http://columbiaheating.com/certificates/brochure%20CSFE%209-18-09.pdf

Currently, to get this configuration, we have to order the current designation (CSFE-4125S in your case) and then reset it to the lower firing rate (1 GPH or 140,000 BTU per hour in your case). The difference in stack temperature is quite noticeable.

You might also look at

@ July 28, 2014 1:16 AM in Another Steam Boiler Sizing Concern

a Utica SFE-4xxx boiler. This one has been offered in various firing rates from 1 GPH/140,000 BTUH input, to 1.5 GPH/210,000 BTUH input. Columbia sells the same boiler as the CSFE-4xxx. The current offering is at 1.25 GPH/175,000 BTUH input, which has a minimal AFUE rating- 82%. But when it was offered at 1 GPH, its AFUE was 85%, and this is how we still sell them.

At 1 GPH, this boiler was rated 377 square feet EDR. That would be a much closer match for your system.

Here's one of our Columbia installs along with a couple Intrepids. All have Carlin EZ-Gas burners. Note that the Columbia that got replaced with an Intrepid was being run at its maximum firing rate, which worked the cast-iron heat transfer surface much harder. That and a leaky return that we replaced some years ago is what killed it.

http://www.heatinghelp.com/forum-thread/150537/Three-Recent-Steamers

Because

@ July 27, 2014 8:50 PM in HVAC options for 400 square foot addition

no heat pump or forced-air unit can ever equal the comfort or efficiency of hot-water or steam. That's reason enough for most of us. 

Answers

@ July 27, 2014 8:40 PM in Another Steam Boiler Sizing Concern

That electricity cost sounds right. I haven't put a meter on an atmospheric gas train, but it would cost something to run that too. What you'd end up paying is the difference between the two.

As far as down-firing, as long as you don't get the stack temperature too low or otherwise cause poor combustion, you should be OK. Whoever does the work MUST test with a digital combustion analyzer to be sure of this.

On the Carlin EZ-Gas

@ July 27, 2014 4:39 PM in Another Steam Boiler Sizing Concern

they use a 1/12 HP PSC motor, so it doesn't take much electricity to run. You can get away with the smaller motor because it isn't driving an oil pump, just the fan. I believe the Midco EC series and the Riello gas burners also use PSC motors. Not sure about Wayne.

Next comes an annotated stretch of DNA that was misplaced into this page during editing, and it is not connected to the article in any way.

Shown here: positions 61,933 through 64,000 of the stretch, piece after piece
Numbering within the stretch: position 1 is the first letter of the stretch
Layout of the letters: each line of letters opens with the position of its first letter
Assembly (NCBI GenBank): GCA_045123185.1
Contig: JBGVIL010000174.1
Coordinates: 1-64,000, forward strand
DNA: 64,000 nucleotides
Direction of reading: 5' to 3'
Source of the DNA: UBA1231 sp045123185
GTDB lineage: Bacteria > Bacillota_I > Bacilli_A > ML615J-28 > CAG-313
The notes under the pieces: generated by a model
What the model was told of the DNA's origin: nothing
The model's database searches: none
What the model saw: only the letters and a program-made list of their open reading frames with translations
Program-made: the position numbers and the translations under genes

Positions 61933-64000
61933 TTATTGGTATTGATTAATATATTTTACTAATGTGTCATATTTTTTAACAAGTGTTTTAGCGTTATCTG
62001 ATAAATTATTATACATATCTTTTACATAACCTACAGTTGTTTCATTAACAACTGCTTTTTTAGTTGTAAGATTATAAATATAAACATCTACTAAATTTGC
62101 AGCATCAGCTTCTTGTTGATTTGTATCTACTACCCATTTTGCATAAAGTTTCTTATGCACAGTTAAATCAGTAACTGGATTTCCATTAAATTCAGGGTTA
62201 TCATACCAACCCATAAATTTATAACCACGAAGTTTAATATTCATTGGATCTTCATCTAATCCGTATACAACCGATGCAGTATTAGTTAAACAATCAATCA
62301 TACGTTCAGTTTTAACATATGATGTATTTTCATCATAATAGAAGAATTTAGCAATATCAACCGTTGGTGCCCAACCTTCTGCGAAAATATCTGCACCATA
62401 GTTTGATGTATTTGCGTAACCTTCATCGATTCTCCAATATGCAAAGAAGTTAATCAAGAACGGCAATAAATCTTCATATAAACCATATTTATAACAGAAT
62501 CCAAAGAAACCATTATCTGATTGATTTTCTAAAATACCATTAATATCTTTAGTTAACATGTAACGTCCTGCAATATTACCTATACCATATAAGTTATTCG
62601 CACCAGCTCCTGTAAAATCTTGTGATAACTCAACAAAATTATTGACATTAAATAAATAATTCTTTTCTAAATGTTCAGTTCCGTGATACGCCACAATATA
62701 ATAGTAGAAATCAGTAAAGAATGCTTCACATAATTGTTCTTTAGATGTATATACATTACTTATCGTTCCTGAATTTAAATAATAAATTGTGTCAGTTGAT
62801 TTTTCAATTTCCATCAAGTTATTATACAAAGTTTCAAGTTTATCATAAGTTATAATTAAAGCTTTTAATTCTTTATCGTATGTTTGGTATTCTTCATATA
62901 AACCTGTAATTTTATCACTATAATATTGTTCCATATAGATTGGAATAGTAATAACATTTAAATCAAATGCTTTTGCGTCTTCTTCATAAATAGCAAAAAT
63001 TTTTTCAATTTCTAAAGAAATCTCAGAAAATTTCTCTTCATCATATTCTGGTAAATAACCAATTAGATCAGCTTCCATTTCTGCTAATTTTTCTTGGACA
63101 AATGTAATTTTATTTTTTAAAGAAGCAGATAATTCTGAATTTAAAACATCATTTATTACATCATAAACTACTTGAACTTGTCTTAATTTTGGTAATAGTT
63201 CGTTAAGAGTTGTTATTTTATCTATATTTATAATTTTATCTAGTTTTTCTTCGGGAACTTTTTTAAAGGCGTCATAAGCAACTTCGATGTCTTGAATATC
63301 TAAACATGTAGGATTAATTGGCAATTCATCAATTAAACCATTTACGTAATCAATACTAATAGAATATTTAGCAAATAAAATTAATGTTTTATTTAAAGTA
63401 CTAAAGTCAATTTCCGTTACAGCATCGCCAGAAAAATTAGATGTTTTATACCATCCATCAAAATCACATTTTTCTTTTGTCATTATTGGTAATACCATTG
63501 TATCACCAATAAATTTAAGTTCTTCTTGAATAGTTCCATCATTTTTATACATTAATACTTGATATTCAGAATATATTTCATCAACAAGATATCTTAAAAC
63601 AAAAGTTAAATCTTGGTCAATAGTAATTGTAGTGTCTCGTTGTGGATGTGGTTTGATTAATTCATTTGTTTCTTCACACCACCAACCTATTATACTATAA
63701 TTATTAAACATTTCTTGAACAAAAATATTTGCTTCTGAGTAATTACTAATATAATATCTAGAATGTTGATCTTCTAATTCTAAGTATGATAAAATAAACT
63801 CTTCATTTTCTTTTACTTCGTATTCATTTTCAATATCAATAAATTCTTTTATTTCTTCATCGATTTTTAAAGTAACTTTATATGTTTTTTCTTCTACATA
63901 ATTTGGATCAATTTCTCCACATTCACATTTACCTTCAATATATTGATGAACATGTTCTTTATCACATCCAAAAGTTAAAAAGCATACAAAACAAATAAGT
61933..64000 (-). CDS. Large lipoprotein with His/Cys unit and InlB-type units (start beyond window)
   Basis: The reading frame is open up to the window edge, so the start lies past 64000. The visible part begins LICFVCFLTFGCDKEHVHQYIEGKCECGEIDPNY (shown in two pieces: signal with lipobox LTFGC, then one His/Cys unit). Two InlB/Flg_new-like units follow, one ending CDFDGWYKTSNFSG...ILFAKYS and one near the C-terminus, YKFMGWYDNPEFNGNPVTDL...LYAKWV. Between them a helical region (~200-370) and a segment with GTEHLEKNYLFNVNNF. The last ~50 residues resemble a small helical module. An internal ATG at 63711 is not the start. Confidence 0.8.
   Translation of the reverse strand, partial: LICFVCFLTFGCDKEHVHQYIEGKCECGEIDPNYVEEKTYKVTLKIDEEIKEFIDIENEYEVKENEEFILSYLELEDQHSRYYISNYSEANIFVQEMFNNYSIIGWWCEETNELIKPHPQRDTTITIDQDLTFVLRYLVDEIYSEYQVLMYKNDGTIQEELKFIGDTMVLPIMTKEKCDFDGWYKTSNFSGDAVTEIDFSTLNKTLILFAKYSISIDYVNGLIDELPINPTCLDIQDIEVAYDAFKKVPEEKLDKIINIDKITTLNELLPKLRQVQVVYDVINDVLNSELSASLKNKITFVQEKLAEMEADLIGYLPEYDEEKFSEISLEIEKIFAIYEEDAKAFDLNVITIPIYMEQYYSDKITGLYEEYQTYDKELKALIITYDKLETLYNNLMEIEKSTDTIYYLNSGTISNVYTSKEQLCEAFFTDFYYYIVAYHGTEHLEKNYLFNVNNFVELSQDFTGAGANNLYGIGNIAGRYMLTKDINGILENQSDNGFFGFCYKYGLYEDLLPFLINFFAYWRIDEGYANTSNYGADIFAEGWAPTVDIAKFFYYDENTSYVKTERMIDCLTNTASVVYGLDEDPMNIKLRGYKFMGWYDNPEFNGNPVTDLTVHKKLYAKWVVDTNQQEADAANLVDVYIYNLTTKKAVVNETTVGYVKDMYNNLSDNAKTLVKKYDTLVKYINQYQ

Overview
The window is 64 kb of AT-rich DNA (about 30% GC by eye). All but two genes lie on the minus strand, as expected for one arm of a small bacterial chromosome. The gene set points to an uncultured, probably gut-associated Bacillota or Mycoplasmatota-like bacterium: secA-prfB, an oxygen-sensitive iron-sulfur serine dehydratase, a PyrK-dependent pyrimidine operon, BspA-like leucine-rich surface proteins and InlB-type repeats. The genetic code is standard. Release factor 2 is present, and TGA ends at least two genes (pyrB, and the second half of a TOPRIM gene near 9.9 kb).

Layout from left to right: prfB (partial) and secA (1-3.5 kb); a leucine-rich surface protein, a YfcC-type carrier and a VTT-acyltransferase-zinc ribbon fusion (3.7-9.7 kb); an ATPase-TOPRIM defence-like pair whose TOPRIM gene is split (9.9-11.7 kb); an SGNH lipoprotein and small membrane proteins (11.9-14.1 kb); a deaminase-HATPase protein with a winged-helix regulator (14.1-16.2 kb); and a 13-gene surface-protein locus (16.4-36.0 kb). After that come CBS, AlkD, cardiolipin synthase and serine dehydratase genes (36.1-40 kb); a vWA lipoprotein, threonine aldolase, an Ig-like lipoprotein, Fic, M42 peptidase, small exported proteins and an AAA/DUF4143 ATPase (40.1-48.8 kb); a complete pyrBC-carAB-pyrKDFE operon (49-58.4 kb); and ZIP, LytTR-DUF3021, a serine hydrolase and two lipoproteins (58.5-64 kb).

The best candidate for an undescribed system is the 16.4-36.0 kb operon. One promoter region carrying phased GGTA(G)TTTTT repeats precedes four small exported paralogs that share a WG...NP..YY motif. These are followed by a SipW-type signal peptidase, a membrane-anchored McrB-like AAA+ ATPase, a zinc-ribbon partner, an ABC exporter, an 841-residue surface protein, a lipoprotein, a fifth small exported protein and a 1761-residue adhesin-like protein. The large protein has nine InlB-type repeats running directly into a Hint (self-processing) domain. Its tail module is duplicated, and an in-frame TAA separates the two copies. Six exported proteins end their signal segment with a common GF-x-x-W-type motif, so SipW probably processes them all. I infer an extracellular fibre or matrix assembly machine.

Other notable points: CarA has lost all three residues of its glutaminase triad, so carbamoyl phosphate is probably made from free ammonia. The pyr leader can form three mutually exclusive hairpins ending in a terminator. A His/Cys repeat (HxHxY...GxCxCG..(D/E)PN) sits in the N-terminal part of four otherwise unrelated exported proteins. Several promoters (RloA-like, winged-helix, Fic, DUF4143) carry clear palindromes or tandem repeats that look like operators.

Note that on the EZ-Gas, according to the factory rep a standard Carlin 1/7 HP PSC oil burner motor can be used to replace the original one. This would, of course, use a bit more electricity.

That P-SGO-3

@ July 27, 2014 4:00 PM in Burner Conversion Question - Weil-McLain P-SG0-3

does have a small firing zone, but it should run well with a Carlin EZ-Gas burner having a 9-slot diffuser plate. The 9-slot diffuser produces a compact flame much like a flame-retention oil burner does, and should fit that firing zone quite well. We use the same combination on 3- or 4-section Slant/Fin Intrepid and Liberty boilers, which also have short firing zones.

The 9-slot diffuser came out some time after the burner was introduced with its original A and B diffusers, so it may not appear in earlier setup guides. The A and B diffusers tend to create longer flames, which work well in some boilers but not in others.

Now that's some nice work

@ July 25, 2014 10:43 PM in new home owner from philadelphia

but we shouldn't be surprised, should we?

JStar, what turn-down are you using on that 2-stage valve?

I think

@ July 24, 2014 9:04 PM in What did it cost in 1960?

the Summit Inn had an oil-fired boiler for a while. Did you ever work on that? 

I'm assuming you're staying with oil

@ July 23, 2014 11:12 PM in Homeowner

Burnham's V8 series has been problematic, but their MegaSteam is the best residential steamer out there. I'd go with the MegaSteam over the Peerless.

That boiler started leaking

@ July 23, 2014 11:07 PM in Webster - Two pipe vapor with return trap: New Boiler

because it was taking in too much feed water. Some Webster systems I've seen have underground return lines. If yours does, they're probably leaking.

Where in PA are you located?

I think Clammy's right

@ July 22, 2014 11:23 AM in Just wondering about oil tanks

the oblong shape appears to have been chosen so you could get it thru basement doors, and the length and height so you could get it around corners. The resulting capacity worked out to 275 gallons or, if you could get away with a longer tank (72 rather than 60 inches) 330. 

The gas mains in this area

@ July 20, 2014 4:11 PM in Lovely Lane Methodist Church- A Steam Heating Museum

are still the old low-pressure variety, and probably date back at least to when the first part of the church was built. The original and second parts of the church did have gas lighting. No one ever expected using anything but coal for heating.

The city doesn't own the gas mains- BGE does, and they have done little if any upgrading since the deregulation scam went through. It would probably take a couple billions to replace all the old cast-iron low-pressure piping in Baltimore, which would take away from the CEOs', CFOs' and other bigwigs' paychecks and stock options.

You'd spend a lot less money

@ July 19, 2014 8:35 PM in Advice needed on heating system install

by fixing the steam. What exactly is wrong with it now, besides being oil-fired? 

What model boiler

@ July 19, 2014 8:33 PM in What about constant circulation and outdoor reset for an old high mass system

is in there now?